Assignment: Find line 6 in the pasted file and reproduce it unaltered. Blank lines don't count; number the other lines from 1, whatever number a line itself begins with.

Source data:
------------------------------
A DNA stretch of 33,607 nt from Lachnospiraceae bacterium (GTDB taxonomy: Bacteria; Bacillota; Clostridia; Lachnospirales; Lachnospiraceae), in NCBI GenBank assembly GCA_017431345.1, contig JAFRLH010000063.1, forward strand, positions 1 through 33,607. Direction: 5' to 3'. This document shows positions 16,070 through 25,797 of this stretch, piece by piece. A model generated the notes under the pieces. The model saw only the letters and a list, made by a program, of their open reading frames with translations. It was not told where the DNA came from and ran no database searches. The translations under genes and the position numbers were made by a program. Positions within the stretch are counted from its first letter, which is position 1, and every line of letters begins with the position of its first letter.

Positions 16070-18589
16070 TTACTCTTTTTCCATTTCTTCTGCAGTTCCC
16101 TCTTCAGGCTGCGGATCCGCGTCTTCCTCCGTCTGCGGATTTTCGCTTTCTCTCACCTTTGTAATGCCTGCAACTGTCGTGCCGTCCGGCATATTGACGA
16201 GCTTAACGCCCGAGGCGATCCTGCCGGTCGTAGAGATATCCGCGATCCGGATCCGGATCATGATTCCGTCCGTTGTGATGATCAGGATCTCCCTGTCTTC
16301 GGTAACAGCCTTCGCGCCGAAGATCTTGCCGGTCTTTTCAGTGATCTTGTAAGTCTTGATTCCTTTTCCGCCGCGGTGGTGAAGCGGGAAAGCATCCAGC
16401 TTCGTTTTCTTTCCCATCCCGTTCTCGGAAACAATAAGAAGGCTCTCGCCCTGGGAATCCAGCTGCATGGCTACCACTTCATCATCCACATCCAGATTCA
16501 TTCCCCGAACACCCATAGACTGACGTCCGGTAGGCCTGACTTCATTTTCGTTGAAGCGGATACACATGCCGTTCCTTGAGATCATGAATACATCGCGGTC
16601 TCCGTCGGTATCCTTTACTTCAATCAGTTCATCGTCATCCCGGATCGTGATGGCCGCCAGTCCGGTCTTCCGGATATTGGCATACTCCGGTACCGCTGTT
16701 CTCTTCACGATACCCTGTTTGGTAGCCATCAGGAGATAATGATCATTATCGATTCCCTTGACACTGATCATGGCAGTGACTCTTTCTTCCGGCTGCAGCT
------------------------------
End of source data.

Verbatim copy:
16301 GGTAACAGCCTTCGCGCCGAAGATCTTGCCGGTCTTTTCAGTGATCTTGTAAGTCTTGATTCCTTTTCCGCCGCGGTGGTGAAGCGGGAAAGCATCCAGC